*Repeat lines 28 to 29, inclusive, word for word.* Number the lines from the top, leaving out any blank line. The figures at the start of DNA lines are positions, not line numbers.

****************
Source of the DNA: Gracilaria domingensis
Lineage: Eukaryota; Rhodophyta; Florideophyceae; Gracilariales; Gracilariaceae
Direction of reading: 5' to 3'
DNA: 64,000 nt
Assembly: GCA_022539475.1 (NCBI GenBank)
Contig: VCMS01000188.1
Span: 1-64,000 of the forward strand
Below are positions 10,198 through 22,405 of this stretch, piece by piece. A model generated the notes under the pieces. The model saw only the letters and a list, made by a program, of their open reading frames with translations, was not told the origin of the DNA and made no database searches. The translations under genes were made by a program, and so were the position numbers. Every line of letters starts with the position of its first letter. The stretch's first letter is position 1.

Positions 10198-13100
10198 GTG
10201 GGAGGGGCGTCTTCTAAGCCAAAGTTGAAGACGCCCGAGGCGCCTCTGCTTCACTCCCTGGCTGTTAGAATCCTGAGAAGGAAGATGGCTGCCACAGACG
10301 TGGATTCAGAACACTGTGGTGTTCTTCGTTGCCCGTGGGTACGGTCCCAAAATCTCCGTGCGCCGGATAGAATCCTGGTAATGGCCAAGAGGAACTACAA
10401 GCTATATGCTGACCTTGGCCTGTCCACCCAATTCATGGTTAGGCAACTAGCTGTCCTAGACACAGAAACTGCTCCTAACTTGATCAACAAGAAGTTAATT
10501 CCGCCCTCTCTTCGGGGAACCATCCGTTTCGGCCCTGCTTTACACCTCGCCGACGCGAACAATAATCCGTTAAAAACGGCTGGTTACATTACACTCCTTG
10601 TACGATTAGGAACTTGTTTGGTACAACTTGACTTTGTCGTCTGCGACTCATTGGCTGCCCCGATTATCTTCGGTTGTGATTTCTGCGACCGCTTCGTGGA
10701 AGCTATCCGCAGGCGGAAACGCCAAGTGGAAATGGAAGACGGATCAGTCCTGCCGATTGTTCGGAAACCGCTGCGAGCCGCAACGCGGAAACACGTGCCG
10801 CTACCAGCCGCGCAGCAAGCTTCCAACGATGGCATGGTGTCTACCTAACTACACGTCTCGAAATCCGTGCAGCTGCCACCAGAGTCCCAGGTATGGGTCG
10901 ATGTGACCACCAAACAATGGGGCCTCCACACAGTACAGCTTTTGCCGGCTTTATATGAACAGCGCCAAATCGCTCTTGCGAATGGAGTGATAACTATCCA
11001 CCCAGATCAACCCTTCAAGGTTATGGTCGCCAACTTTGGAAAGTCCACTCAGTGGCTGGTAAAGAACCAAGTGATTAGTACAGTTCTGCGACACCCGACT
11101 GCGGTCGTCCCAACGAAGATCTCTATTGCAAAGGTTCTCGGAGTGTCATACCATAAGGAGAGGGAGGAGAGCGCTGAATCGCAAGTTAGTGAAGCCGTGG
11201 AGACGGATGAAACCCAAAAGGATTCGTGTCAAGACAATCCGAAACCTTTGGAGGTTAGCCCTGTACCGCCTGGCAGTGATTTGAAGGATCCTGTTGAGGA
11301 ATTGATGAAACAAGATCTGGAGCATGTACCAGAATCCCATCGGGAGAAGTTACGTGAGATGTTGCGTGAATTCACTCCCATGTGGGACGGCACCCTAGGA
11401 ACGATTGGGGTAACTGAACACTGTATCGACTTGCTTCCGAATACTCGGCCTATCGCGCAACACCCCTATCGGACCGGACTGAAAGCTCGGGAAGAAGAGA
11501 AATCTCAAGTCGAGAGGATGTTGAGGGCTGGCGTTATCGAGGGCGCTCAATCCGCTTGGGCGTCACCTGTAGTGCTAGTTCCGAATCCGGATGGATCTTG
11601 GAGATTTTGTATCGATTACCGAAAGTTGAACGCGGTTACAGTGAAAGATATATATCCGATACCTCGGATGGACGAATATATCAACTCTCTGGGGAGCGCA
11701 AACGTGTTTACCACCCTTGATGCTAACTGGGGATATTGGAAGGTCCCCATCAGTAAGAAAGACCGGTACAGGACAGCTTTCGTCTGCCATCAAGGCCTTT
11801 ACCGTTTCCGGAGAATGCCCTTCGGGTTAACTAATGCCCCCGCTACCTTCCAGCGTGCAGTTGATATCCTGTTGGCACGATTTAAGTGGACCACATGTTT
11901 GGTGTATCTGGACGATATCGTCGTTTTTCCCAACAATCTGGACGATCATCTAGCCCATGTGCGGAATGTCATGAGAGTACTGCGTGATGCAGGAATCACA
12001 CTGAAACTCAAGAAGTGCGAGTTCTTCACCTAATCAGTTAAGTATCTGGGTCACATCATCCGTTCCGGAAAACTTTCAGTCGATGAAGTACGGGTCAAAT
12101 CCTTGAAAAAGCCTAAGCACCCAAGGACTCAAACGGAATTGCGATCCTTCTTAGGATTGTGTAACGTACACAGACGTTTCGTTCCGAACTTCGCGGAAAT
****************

11901 GGTGTATCTGGACGATATCGTCGTTTTTCCCAACAATCTGGACGATCATCTAGCCCATGTGCGGAATGTCATGAGAGTACTGCGTGATGCAGGAATCACA
12001 CTGAAACTCAAGAAGTGCGAGTTCTTCACCTAATCAGTTAAGTATCTGGGTCACATCATCCGTTCCGGAAAACTTTCAGTCGATGAAGTACGGGTCAAAT